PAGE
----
Escaped Serval Proves Exotic Pets Require Balance of Knowledge and Work
By Josh Sweigart, Staff Writer Updated 9:54 PM Saturday, September 4, 2010
GERMAN TWP. — The calls had gotten worrisome.
A full-grown African lion had reportedly left paw prints in a pumpkin patch near Baker Road, and a semitrailer driver almost hit it. Then it was two lions, and they had allegedly mutilated a cow in German Twp.
Clark County Humane Society Director James Straley had no choice but to take the calls seriously. “It’s not beyond the realm of possibility,” he said.
“The worst thing that could have happened is it turns out to be true and I’m not prepared,” he said, explaining why he had a vet order tranquilizers strong enough to bring down such a creature.
“I am ready to go on an African safari in Clark County,” he said.
Luckily, he never had to. The reports turned out to be overblown rumors stemming from a serval cat that escaped from a German Twp. home.
It’s name is Serafina, and it is the pet of Jim and Cindy Shaffer.
At 20 pounds and 3 feet long, it’s bigger than your average housecat. It’s no Mustafa, but it could have been.
Ohio has lax laws on keeping exotic animals. Some say that’s a good thing, because it doesn’t interfere with the rights of animal owners. Others worry that it opens the door to a risky hobby.
“Exotic pets are something people keep quiet and secret, and then we walk into a mess,” Straley said, though he was well aware of Shaffer’s pets.
Having exotic animals a right?
“We’ve had her since she was 3 weeks old. She slept in the bed with us,” Shaffer said of Serafina, who looks like a minature cheetah.
She bought the cat from a licensed breeder, she said.
“I had friends who had some and I really like them and I decided I’d like to try my hand at it,” she said. “They’re much more dog-like (than housecats). They’re more affectionate in some ways. They’re much smarter. In other ways they’re much, much more independent.”
Because she keeps Serafina as a pet, Ohio law doesn’t require a license to have a serval cat.
Shaffer said she is a member of the Ohio Association of Animal Owners, a group that works to protect the rights of animal owners. In addition to Serafina, she shares her German Twp. property with raccoons, possums, foxes and other unusual pets. All were raised in captivity, she said. She has a license to breed raccoons, foxes and possums. She said none is a wild animal.
When she sells a pup or cub, she says she warns the buyer that such pets are a lot of work, and they will never become as domesticated as a common dog or housecat. “We try to educate people before they bite because we look out for the safety of the animal, too,” said Jim Shaffer, Cindy’s husband.
And yes, they can be dangerous if people aren’t careful, Cindy said. “Little kids die in swimming pools all the time. Are we going to put out a thing where people can’t have swimming pools?”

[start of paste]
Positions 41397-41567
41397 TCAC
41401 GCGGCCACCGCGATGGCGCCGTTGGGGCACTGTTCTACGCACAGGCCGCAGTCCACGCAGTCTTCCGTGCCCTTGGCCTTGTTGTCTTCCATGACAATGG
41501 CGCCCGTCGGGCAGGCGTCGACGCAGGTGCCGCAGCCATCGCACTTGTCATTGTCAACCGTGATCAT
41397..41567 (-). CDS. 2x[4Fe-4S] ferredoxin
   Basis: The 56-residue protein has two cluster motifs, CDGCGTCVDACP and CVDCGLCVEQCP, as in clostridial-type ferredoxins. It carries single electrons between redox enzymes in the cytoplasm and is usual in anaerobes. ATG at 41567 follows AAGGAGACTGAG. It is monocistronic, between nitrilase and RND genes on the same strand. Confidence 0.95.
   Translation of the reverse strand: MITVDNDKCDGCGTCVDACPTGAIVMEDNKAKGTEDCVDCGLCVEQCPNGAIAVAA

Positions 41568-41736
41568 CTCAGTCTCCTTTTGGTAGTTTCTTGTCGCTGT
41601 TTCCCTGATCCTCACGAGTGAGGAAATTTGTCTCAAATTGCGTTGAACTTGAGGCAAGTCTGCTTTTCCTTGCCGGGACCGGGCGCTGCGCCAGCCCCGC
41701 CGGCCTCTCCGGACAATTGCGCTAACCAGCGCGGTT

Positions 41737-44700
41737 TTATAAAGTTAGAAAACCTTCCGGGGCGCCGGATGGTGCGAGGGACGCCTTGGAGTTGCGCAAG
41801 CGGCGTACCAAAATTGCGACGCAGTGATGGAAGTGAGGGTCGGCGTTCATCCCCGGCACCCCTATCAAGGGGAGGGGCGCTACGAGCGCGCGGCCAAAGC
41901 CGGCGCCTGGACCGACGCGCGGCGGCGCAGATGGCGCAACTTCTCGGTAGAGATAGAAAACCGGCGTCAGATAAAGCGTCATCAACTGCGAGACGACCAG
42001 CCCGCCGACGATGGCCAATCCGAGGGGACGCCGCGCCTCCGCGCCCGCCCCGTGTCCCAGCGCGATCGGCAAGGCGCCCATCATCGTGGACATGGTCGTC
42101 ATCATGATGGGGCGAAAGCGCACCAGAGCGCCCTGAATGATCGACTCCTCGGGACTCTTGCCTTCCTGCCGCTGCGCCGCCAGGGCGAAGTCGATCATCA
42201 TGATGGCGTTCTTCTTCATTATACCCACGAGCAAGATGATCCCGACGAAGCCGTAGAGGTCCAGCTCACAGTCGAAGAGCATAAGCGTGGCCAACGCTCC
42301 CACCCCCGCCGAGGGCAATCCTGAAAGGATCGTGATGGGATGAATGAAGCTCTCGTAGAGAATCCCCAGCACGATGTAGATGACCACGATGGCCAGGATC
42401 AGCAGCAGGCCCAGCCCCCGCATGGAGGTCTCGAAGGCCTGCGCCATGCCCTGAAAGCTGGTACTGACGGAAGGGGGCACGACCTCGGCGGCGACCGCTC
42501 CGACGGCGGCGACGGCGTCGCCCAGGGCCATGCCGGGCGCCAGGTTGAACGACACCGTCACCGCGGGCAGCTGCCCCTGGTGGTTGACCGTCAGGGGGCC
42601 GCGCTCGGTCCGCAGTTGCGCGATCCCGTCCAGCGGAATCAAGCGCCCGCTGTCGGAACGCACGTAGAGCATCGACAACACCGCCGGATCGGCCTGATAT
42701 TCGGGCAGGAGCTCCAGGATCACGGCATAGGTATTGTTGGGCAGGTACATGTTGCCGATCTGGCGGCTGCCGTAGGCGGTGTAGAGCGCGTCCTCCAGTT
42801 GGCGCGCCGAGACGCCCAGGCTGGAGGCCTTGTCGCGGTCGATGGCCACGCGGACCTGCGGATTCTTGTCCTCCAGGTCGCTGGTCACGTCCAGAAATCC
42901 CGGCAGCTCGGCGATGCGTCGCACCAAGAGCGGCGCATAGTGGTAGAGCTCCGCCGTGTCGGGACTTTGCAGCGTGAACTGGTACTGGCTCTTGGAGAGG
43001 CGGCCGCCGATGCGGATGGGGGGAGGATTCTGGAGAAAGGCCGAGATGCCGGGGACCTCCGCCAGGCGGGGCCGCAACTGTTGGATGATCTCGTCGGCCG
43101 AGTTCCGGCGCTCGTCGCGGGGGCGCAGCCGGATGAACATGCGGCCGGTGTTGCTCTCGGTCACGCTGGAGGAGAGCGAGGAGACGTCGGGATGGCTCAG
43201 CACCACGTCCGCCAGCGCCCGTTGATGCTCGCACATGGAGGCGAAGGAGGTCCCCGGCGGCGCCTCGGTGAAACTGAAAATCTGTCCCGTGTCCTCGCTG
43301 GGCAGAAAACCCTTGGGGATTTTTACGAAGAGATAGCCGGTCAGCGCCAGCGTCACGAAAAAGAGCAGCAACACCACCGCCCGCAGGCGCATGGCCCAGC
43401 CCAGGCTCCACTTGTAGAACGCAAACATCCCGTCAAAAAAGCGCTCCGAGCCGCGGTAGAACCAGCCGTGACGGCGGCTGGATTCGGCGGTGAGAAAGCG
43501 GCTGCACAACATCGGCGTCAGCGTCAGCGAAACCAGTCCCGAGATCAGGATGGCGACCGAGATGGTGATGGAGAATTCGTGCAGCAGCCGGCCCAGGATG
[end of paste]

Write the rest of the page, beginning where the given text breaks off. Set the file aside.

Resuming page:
“I certainly believe people should be able to own exotic animals as long as it’s under the proper permits, and the proper housing,” Cindy said.
Straley said he gets several complaint calls every year about Shaffer’s animals. All complaints are investigated, he said, and “we’ve never found anything illegal.”
“She has always worked with us to get her issues resolved,” he said.
Only Springfield ?has ordinance
Straley said he responds to three to four exotic animal calls per year.
“We’ve had alligators and crocodiles and all kinds of crazy things we’re totally unaware of until we walk in and we have to catch it and get it and we have to find someplace to put it,” he said.
He said the humane society has a list of 200 rescue organizations for every animal imaginable.
The alligator was found last year in the basement of a home on Edwards Avenue during a police drug raid, Straley said. It was 2.5-feet long and lived in a pond the owner had built in the basement. The gator was shipped to a reptile rescue in Mason.
Springfield has an ordinance requiring owners of exotic or dangerous animals to report an escape to police within an hour of realizing it. But outside the city, only the minimal state and federal laws apply in Clark County, Straley said.
So while the Serafina is not considered a threat to the public — though residents are advised to call police if they see her and not try to catch her for fear of getting bitten — someone in Clark County may very well have a pet lion Straley doesn’t know about.
He just hopes it doesn’t get loose, because the vet told him it takes about three minutes for those tranquilizers to kick in.
“I’m thinking that’s going to be the longest three minutes of my life if I pull the trigger,” he said.
Contact this reporter at (937) 328-0374 or firstname.lastname@example.org.
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